And with Paul, the reward that Paul seeks is the same as the way he’s spent his life. He’s spent his life seeking God and living for God; his reward is to know God more fully. As he puts in in another letter, ‘To live is Christ, to die is gain’ (Philippians 1: 21). Paul seeks a crown, a reward for his life, which is also the purpose of his life.
And so he trains, our second point. How does one train for the race of faith?
It would be possible to start listing a whole load of dos and don’ts, and some people think that Christianity’s largely a matter of rules and regulations. But the metaphor doesn’t really allow us to think like that. No one becomes a great athlete by downloading an app and memorising the number of breaths to take each minute. That may help; but it’s not training as such. Training involves actually putting on one’s running shoes and running. So it is with training for the Christian’s race of faith.
The Spanish mystic St John of the Cross has a lovely phrase which points us in the direction of what we should do. St John imagines someone, like Paul, in the evening of life, facing a final examination, a weighing of what they have done with the days they have been given. He says, ‘In the evening we will be examined on love’.
At the end of our days we will be examined on how we have loved. Love is the measure of success for life. Love is the Christian’s and the Church’s ‘key performance indicator’. Jesus himself said that loving God and loving our neighbour sums up our obligations.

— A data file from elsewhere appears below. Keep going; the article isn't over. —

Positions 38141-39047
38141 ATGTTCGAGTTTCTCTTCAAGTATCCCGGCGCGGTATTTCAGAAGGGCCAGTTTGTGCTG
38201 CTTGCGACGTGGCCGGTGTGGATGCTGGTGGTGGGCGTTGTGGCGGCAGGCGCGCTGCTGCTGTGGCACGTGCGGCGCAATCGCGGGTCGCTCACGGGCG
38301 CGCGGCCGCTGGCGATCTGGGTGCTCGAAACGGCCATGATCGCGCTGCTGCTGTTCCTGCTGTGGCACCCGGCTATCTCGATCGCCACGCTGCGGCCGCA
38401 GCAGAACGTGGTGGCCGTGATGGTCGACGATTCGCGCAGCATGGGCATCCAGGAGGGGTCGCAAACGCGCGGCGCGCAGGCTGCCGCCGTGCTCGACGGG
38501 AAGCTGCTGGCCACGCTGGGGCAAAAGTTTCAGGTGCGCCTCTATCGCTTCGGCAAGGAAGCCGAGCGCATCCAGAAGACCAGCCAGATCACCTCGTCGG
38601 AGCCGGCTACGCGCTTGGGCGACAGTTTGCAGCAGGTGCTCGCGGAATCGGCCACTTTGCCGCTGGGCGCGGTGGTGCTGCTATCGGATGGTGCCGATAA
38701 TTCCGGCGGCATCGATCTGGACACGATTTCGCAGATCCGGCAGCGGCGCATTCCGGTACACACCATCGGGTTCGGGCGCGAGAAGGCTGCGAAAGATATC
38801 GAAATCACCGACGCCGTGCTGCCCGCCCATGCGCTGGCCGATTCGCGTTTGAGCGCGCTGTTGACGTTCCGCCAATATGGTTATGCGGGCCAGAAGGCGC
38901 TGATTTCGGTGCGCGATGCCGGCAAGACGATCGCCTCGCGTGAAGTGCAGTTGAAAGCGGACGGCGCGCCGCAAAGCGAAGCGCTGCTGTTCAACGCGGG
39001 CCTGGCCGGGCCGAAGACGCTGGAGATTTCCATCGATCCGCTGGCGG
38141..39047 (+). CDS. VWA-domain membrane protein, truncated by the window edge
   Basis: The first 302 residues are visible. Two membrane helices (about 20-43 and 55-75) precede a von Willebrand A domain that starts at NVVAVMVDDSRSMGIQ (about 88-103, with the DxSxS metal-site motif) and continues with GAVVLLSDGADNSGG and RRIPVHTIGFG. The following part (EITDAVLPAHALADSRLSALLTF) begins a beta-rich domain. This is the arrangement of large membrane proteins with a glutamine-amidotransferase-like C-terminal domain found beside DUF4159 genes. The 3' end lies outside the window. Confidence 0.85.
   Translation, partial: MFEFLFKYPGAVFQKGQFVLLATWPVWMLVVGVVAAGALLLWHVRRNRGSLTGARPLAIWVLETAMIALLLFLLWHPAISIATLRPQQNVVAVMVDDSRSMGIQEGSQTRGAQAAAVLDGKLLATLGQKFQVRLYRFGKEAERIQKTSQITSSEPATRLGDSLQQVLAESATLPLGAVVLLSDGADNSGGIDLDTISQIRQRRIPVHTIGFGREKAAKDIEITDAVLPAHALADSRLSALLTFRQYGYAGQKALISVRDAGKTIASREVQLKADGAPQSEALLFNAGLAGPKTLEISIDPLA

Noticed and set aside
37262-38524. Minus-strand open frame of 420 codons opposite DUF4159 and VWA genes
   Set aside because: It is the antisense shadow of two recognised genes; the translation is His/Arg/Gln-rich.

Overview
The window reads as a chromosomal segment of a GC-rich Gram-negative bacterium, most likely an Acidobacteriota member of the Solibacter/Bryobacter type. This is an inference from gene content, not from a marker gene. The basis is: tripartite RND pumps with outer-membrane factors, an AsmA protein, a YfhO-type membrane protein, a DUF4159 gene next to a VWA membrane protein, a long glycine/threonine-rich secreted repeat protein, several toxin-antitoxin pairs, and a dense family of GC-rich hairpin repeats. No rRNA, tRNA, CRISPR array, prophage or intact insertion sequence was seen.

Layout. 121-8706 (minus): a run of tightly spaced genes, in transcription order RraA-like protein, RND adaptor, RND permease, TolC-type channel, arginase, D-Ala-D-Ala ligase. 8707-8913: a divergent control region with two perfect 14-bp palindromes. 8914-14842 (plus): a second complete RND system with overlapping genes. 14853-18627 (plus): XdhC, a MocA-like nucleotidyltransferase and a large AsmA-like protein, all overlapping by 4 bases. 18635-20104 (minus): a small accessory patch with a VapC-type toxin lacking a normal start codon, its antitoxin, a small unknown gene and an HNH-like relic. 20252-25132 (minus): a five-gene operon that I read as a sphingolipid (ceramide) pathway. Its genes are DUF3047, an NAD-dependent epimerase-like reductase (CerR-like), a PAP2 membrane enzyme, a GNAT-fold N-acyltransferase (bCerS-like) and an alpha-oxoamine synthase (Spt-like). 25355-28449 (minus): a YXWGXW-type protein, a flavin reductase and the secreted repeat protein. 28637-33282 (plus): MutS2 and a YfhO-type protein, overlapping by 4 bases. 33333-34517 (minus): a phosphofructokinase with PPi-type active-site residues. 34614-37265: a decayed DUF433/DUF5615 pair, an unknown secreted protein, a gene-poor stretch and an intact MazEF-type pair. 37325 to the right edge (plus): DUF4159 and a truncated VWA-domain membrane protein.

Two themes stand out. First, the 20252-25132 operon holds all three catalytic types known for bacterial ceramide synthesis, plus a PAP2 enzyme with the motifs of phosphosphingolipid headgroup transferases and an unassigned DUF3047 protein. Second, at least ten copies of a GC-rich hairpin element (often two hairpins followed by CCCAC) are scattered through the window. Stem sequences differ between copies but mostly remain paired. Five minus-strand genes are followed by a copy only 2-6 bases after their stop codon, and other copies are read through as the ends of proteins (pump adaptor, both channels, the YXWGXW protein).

And so, training for the race of faith is done by loving God and loving neighbour. We train ourselves by choosing to love others in small ways each day. As we become more proficient in love, we can then try and love more fully, more sacrificially, more deeply. And when we forget or fail to love, we pick ourselves up and start again.
We practise love so that love comes to characterise all that we do and all that we achieve. Love becomes our guiding light, a constant refrain in our lives. And just as the knowledge and demonstration of God’s love is the mark of our journey, so it is our reward.
The final feature of Paul’s metaphor of the race of faith is teamwork. People speak of the ‘loneliness of the long-distance runner’. A marathon runner certainly has to put one foot in front of the other. In that sense they are ‘on their own’; no one else can do it for them.
But they are surrounded by others who guide, advise and encourage. That’s why – I don’t know whether you’ve noticed – when people win a race or win a match they thank their family and their supporters. The race of faith similarly is not a solitary affair: we do it together, as the church family.
That means with each other, of course. We might ask ourselves indeed how we could encourage one another in our faith in Jesus Christ each day. We could start today. And then we could do it again tomorrow. And the next day.
Encouragement is important. We all need some, perhaps especially after the long years of Covid, when many in church and society are feeling tired. I’m very aware of the burdens that people have been carrying in life and in the church. And I do pray that I will be an encouragement to you as Rector.
We are also encouraged by the faith of the people of God through all generations – what another New Testament writer calls ‘a great cloud of witnesses’ (Hebrews 12: 1). That’s one of the reasons why we are celebrating the festival of Peter and Paul today.
In the letter to Timothy, we see a man who is very near the end of his journey. Whether that’s true for us or not, in time all of us will want to be able to say that we ‘have finished the race’. So let us keep our eyes focussed on Jesus Christ, practise love of God and neighbour, and encourage one another in our faith, so that we, like Paul, will be able to claim the crown. Amen.